DARTMOUTH — A 16-year-old junior at Greater New Bedford Regional Vocational-Technical High School was killed in a two-car crash Thursday night in Dartmouth as he and his friend backed out of a driveway.
Police investigators are trying to determine what caused the accident which took the life of Alec J. Viera, Dartmouth Police Detective Lt. Robert Levinson said.
On Friday, at GNB Voc-Tech, students and staff were stunned by word of Viera’s death. He was enrolled in the school’s HVAC program.
“We had heard about it early this morning before school,” GNB Voc-Tech Superintendent-Director Michael Shea said. “We had our crisis team in house, meeting immediately, to set up a plan to help our students. We also addressed the students in Alec’s shop first thing this morning.”
Shea said he had spoken to Viera’s parents, who were grief-stricken and not ready to talk to media.
He described Viera as a good student who regularly attended class.
“His mom told me how much Alec loved the school,” Shea said. “He was just an ideal student. He was here every day. He had perfect attendance, no discipline problems. … We loved him being here in the school.
“It’s a very difficult time for many of these kids,” said Shea, who described the mood among some of the students as somber. “For many, it’s the first time they’ve lost a friend. It’s tough. The school will do as much as it can to help them.”
Shea added that grief counselors were made available Friday to students and may be provided Monday, as well.
The deadly crash occurred around 6 p.m. Thursday. The teens were backing out of the driveway at 341 High Hill Road when their 1999 Mercury Mountaineer was struck from behind by an oncoming 2000 Jeep Grand Cherokee driven by a 23-year-old woman from Acushnet, police said.
The impact caused the teens to be ejected from their vehicle, which was spun around. They were not wearing seat belts. The woman’s car traveled a short distance before coming to a stop, police said.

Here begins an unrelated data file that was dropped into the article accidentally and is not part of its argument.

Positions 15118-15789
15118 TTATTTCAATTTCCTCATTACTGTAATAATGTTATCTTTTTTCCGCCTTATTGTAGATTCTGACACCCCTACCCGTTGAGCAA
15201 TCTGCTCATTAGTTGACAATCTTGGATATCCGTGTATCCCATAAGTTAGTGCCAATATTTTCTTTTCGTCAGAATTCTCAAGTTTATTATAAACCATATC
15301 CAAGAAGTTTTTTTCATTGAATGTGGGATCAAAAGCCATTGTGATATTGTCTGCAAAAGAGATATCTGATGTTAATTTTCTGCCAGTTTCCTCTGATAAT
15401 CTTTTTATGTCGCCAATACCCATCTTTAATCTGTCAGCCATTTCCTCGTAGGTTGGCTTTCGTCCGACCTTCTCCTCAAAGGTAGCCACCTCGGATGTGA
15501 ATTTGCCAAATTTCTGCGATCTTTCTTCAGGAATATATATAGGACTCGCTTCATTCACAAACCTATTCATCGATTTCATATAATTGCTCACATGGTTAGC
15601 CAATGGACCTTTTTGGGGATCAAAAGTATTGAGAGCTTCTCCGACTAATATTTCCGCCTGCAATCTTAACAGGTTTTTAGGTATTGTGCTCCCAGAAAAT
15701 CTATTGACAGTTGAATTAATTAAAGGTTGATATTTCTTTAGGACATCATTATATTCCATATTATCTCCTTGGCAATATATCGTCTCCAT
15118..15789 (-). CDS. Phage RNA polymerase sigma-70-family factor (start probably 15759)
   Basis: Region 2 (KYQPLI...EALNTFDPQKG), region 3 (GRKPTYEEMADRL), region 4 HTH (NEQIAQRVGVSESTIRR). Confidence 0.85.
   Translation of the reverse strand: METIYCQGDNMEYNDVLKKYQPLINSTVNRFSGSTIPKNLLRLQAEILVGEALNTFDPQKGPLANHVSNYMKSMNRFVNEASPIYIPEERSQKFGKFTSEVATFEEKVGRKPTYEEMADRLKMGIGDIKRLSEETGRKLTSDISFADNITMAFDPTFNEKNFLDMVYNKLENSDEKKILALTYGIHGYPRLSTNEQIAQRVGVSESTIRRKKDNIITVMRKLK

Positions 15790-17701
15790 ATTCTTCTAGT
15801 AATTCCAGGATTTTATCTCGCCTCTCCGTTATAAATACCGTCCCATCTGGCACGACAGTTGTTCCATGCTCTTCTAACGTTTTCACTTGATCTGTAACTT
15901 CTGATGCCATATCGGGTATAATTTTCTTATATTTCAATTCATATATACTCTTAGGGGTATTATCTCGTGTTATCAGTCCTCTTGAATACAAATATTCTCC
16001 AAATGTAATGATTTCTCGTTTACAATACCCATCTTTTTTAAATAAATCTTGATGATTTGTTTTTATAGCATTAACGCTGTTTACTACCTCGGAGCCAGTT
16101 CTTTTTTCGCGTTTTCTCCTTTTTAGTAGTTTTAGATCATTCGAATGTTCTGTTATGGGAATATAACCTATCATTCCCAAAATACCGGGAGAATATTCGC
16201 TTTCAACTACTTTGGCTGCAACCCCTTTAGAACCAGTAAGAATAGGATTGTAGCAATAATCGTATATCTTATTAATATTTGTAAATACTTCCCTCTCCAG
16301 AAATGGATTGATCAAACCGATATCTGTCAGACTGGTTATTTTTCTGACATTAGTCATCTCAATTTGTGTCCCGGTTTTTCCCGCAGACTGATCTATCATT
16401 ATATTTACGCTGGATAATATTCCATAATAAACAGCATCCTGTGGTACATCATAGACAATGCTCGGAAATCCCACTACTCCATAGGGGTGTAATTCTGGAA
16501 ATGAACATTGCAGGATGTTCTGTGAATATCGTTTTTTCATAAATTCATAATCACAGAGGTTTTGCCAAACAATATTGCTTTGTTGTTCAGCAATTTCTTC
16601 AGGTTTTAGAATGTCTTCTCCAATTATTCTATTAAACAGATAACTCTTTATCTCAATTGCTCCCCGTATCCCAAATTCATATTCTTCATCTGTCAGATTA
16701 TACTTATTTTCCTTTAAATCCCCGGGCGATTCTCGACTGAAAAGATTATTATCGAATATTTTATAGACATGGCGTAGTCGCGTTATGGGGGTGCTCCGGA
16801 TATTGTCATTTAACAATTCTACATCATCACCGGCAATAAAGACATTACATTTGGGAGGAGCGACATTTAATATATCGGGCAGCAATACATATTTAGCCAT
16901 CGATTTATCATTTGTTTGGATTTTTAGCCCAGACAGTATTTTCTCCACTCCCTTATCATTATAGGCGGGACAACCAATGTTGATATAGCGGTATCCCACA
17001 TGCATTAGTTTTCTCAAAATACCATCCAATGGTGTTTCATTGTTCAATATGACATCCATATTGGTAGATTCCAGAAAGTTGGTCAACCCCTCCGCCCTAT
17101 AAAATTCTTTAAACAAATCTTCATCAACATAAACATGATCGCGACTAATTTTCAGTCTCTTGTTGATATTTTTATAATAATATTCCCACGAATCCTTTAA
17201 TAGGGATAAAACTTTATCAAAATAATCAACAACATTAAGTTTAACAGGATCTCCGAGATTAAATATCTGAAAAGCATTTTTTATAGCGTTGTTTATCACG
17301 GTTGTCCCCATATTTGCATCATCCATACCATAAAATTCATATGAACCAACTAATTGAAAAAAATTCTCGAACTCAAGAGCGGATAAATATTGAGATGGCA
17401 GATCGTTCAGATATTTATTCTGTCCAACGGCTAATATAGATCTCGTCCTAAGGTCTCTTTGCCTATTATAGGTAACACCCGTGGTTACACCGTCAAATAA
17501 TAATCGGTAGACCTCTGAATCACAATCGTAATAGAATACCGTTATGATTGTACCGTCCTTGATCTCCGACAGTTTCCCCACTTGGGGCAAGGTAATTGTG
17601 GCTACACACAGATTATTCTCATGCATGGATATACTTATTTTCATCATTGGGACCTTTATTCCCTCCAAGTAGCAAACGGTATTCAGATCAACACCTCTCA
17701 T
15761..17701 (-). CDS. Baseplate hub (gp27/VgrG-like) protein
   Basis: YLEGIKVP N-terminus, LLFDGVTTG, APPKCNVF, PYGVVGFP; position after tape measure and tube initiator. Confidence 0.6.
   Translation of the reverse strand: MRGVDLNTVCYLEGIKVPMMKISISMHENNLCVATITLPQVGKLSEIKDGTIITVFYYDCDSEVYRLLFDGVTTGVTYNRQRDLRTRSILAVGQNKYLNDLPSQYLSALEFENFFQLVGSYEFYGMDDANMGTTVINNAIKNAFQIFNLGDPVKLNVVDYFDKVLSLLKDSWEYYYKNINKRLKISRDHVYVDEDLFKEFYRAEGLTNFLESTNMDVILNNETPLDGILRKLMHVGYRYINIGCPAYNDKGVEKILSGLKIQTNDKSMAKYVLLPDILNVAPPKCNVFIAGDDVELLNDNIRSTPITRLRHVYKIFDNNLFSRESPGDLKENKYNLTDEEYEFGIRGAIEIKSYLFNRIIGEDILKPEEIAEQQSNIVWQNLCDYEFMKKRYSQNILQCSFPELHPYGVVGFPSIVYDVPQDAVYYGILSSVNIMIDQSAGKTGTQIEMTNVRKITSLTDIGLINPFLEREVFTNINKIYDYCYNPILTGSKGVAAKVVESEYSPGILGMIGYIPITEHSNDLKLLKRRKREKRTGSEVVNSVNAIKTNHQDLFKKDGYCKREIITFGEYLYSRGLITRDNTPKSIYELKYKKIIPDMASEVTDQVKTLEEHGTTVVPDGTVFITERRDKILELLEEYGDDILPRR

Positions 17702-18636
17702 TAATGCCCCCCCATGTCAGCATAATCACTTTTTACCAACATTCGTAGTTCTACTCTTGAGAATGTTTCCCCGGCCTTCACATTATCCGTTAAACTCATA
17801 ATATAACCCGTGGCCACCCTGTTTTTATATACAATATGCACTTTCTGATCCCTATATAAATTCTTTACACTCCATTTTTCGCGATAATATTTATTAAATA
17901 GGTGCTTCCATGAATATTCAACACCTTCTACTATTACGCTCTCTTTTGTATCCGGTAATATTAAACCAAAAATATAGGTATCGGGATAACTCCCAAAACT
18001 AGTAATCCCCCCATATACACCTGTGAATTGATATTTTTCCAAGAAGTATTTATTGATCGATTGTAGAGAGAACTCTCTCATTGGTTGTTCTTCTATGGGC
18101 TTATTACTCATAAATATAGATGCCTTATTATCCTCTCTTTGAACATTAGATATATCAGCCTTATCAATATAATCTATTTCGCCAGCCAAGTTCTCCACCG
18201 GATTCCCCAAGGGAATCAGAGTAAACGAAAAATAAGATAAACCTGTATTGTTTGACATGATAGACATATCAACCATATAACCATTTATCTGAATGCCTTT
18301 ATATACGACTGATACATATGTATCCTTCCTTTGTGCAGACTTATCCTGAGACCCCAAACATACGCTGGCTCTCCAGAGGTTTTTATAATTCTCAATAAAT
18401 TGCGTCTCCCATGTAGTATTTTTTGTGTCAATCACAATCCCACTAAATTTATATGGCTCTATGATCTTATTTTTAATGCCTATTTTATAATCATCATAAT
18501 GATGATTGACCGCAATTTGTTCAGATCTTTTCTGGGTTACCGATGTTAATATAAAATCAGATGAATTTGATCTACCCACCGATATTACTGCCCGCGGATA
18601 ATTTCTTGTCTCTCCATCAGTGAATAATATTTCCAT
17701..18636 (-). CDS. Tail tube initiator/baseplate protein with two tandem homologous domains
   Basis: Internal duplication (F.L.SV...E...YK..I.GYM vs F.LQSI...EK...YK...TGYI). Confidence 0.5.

Both teens suffered head injuries and lacerations. They were transported by ambulance to St. Luke’s Hospital, police said.
The woman was also taken to the hospital to be treated for an ankle injury, police said.
Viera was pronounced dead on arrival at St. Luke’s, according to police.
Police have not released the names of the other two people injured in the accident.
According to his obituary, Viera was taking college preparatory classes at Voc-Tech and was an avid Patriots, Celtics and Red Sox fan. He enjoyed playing video games, baseball, basketball and golf. He had just started at BJ’s Wholesale Club in Dartmouth as a cashier.
Viera had four sisters and was the son of Stephanie Torres of New Bedford and Douglas Y. Viera of Assonet. The family has established a memorial scholarship fund in Alec’s name.
Viera’s death occurred days after the U.S. Centers for Disease Control and Prevention released a report showing that teenage traffic deaths declined nearly 17 percent last year for youths ages 15 to 19.
The report said Massachusetts had the lowest teen traffic mortality rate — 4.9 per 100,000 people — but pointed out that motor vehicle crashes remain the leading cause of death for teenagers.
Before Thursday’s accident, Levinson said Viera and his 16-year-old friend had just visited their friend’s house in Dartmouth. The driver — who had just received his license — told police he was planning to drop Viera off at his house in New Bedford before heading home.
State law prohibits 16-year-old motorists from driving with any passengers — other than relatives or licensed drivers over age 21 — for the first six months after getting their licenses.
“That is an issue that we may look at later on but, right now, there is a bigger investigation to worry about,” Levinson said.
The area of High Hill Road where the crash occurred is a fairly long straight stretch with few curves. Dartmouth and state police investigators are conducting an accident reconstruction to determine what caused the collision.
“Was it a matter of speed being a factor or inattention? It’s too early to say right now,” Levinson said.
“That part of High Hill Road is a straightaway. It really wasn’t dark out yet, so it’s kind of odd. We don’t know why someone wouldn’t be able to get out of the way, or if maybe the car backed out too quickly.”
Levinson said the crash investigation will likely take several weeks to complete.